They just care about how their approval rating in the polls is sinking, and their disapproval numbers are climbing.

  • Sevo||

    Ken Shultz| 8.12.13 @ 9:38PM |#
    "They've had five years to care about these draconian sentences..."

    Yep, Holder woke up this morning and said: 'Oh my god! We've been putting people in jail under draconian rules for five years! Why didn't I think of this before?!'
    Yeah, I'll go for that.

  • Eduard van Haalen||

    "The czar has finally heard our pleas! I knew that once he found what was *really* going on he'd take decisive action! Or make a vague speech. Whatever."

  • Ken Shultz||

    Yeah, and the things they're doing, apparently, don't require any input from the Republicans in Congress, either... Can't blame it on the Republicans!

    They could have done all these things the minute Obama took office, but every day, for five years, they chose to impose draconian drug sentences instead.

  • MappRapp||

    lol, Holder is an idiot, soimething we all know lol.

    www.AnonTactics.tk

  • ||

    Holy shit. Anonbot is right on the money. This is obvious proof that Skynet is an inevitability.

  • Rufus J. Firefly||

    Why won't he let them out?

    Dunno.

    Does he even care?

  • Eduard van Haalen||

    I presume that all drug prisoners have either finished their sentences, or they are affiliated with gangs. Why else would the administration let them rot behind bars after denouncing the draconian laws which put them there?

  • fortuenti||

    Barack Hussein Osama... I mean, uh, Obama. Osama, Obama? What's the difference other than one consonant and one never shaved while the other infiltrated their common enemy at the highest level.

    Many are accused of racism if they criticize the president. I ask, if we only "loathe" HIS WHITE HALF then we're not racists then, right? People forget he's mulatto and HE'S NOT DESCENDED FROM SLAVES WHO TOILED ON SOUTHERN PLANTATIONS BY THE CRACKING OF WHIPS. {our black friends can hate his white half for being a "cracker" and the black one for playing the race card as if his ancestors WERE kidnapped from their villages and shipped to America in chains. In fact, how do we not know that his ancestors were the ones kidnapping people of other tribes and selling them to the European slave traders?}

    Anyway, many folks praise Obama because he's "black" (though in reality a mulatto, I point out to those playing the race card). If he really was a "black" man on a mission to make right all the injustices perpetrated against "his people" by "whitey," his first order of business would have been to IMMEDIATELY order the release this man and countless others like him. Also can't not notice the silence of posers Al Sharpton and Jessie Jackson on the issue either. It's deafening.

  • fortuenti||

    Here's link to excepts from Frontline: SNITCH, which aired on PBS in 1999, and others. His is one of -- if not THE -- most high profile cases of egregious injustice. There are literally TENS OF THOUSANDS more like him, however, although they may not be doing life but, still, sentences far longer than at least half of the murderers featured on the ID, CI, etc, channels I watch a LOT.

    PBS
    http://youtu.be/DGznFXEvs6w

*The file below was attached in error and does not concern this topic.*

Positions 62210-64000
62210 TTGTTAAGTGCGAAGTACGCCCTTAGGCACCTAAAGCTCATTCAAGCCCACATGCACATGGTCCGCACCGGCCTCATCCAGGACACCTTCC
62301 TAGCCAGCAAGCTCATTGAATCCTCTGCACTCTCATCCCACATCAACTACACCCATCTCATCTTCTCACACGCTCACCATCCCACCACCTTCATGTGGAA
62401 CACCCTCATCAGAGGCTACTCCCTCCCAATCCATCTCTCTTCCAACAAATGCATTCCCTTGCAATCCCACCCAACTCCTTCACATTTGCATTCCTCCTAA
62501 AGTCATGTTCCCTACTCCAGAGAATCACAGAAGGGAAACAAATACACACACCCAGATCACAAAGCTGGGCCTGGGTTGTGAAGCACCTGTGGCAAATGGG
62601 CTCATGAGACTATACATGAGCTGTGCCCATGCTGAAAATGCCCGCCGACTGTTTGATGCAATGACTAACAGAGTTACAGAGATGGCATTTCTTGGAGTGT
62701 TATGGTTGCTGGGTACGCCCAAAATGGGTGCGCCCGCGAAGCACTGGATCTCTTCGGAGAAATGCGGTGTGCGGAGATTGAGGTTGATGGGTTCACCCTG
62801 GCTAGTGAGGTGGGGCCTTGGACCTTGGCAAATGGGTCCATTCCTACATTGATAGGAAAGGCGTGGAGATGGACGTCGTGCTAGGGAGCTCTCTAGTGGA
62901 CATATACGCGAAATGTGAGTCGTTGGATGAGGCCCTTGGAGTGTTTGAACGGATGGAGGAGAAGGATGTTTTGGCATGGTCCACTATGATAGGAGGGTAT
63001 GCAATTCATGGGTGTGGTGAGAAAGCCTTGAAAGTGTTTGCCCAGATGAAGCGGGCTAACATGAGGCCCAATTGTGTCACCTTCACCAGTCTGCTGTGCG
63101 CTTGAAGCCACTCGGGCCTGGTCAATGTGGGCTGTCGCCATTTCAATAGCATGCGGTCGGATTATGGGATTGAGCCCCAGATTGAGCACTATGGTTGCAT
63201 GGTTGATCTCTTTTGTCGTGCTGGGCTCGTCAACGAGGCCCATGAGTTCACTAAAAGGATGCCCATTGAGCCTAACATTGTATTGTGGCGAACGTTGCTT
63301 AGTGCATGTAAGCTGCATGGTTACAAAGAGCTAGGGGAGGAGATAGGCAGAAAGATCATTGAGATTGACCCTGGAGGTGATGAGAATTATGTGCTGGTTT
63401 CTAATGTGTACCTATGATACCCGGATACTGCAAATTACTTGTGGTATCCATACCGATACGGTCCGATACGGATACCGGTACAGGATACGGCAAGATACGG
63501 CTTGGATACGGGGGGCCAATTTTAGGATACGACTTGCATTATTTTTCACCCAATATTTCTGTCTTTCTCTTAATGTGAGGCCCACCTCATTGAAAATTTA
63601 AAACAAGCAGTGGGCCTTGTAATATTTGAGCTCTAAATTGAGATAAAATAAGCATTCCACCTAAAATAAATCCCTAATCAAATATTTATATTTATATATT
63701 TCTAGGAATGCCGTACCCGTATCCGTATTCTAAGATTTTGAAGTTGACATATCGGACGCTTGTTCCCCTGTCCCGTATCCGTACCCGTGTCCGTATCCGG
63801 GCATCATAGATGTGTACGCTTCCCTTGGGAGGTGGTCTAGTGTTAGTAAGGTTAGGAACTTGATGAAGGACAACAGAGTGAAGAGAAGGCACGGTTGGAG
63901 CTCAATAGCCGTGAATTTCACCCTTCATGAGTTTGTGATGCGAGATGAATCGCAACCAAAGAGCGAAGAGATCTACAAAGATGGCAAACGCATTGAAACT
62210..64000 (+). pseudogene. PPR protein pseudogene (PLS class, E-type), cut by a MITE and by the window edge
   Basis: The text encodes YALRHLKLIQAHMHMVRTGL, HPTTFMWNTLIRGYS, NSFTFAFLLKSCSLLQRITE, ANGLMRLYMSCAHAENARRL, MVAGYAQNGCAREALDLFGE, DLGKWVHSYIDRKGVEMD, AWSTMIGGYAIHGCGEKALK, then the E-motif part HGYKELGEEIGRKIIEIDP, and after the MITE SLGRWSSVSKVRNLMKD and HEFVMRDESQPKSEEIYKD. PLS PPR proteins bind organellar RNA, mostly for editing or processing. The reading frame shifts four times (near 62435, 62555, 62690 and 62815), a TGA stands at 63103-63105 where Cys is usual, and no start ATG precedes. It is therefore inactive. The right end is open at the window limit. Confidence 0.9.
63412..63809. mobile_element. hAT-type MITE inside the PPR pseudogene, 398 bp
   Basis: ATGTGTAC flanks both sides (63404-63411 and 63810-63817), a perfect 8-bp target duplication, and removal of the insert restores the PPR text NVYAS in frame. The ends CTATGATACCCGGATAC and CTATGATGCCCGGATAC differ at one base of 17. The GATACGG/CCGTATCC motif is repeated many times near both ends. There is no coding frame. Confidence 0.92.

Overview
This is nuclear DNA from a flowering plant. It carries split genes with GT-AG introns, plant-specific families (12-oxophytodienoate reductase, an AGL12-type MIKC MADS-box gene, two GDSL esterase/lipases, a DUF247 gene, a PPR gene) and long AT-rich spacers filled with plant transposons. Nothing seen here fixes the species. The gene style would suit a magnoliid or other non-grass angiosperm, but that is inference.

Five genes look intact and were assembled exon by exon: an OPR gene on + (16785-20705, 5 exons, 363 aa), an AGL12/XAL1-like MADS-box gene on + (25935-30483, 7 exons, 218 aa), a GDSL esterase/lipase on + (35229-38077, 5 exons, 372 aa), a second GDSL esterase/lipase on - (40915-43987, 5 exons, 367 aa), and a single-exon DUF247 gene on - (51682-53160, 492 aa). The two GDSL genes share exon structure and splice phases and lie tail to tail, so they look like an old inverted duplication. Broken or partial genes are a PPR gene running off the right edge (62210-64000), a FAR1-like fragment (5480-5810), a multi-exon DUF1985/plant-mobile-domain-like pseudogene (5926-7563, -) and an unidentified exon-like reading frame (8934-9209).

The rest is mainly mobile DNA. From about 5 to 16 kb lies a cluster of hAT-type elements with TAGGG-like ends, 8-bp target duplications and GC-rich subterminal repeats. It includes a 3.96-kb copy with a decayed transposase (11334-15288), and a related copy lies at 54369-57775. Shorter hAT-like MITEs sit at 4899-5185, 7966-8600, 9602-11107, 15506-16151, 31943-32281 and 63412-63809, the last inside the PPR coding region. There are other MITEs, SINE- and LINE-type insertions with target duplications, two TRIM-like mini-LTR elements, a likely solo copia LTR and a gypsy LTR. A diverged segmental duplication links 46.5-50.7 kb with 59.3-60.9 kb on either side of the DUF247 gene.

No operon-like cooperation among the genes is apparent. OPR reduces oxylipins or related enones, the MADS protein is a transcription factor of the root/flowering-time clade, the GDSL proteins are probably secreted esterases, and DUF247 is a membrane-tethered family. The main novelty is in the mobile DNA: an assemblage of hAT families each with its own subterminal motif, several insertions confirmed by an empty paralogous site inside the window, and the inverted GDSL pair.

MSNBC
    http://youtu.be/R1N3sO5gh9o

  • fortuenti||

    The fact speaks for itself [even the nefarious racist and founding father of the War On Drugs, Richard Nixon, had more compassion and sense of justice as much as I hate to admit] Oh, it's important to note that although Obama's pardoned 39 people, what REALLY matters is granting COMMUTATIONS to CURRENT INMATES because the people who got the pardons have been out for years, that is, if they even served any prison time at all.
    http://www.justice.gov/pardon/statistics.htm#obama

    Note: for YEARS it was over 50% for "drugs" [note race breakdown: blacks disproportionate to their % of demographic]
    http://www.bop.gov/news/quick.jsp#4

  • fortuenti||

    The Washington Post
    ``And, ultimately, the prosecutor’s office and the sentencing judge supported an immediate commutation for Aaron."
    http://articles.washingtonpost.....al-pardons

    I read some drivel from somebody in the administration saying that "procedure" needed to be followed in order for presidential review AS IF THE ABOVE DID NOT MATTER. What part of IMMEDIATE don't they understand? Just who ARE these people? Just another worthless excuse for a human being with a gubmint "job" try to justify their existence, no doubt.

    This really needs to be kicked up a few more notches to prove to the American people --and black community-- that OBAMA IS WORSE THAN NIXON AND TIME IS LONG OVERDUE FOR HIM TO BE CALLED OUT ON IT.

    "BARACK OBAMA: HOPE AND CHANGE?" If you believed that, you may be interested in buying one of the two bridges I have for sale. One connects the cities of Oakland and San Francisco. The other, the island of Manhattan to Brooklyn. Buy both and get 20% discount -- order within the next 15 minutes you get the bridge that connects Arlington National Cemetery with the District of Columbia at NO additional charge - it may not generate toll revenue but it does have a lot of prestige!

  • edrebber||

    A long sentence saves the trouble of arresting the criminal again after they are released. A drug dealer doesn't have many job prospects, other than dealing drugs again.

  • verlighsoncno1975||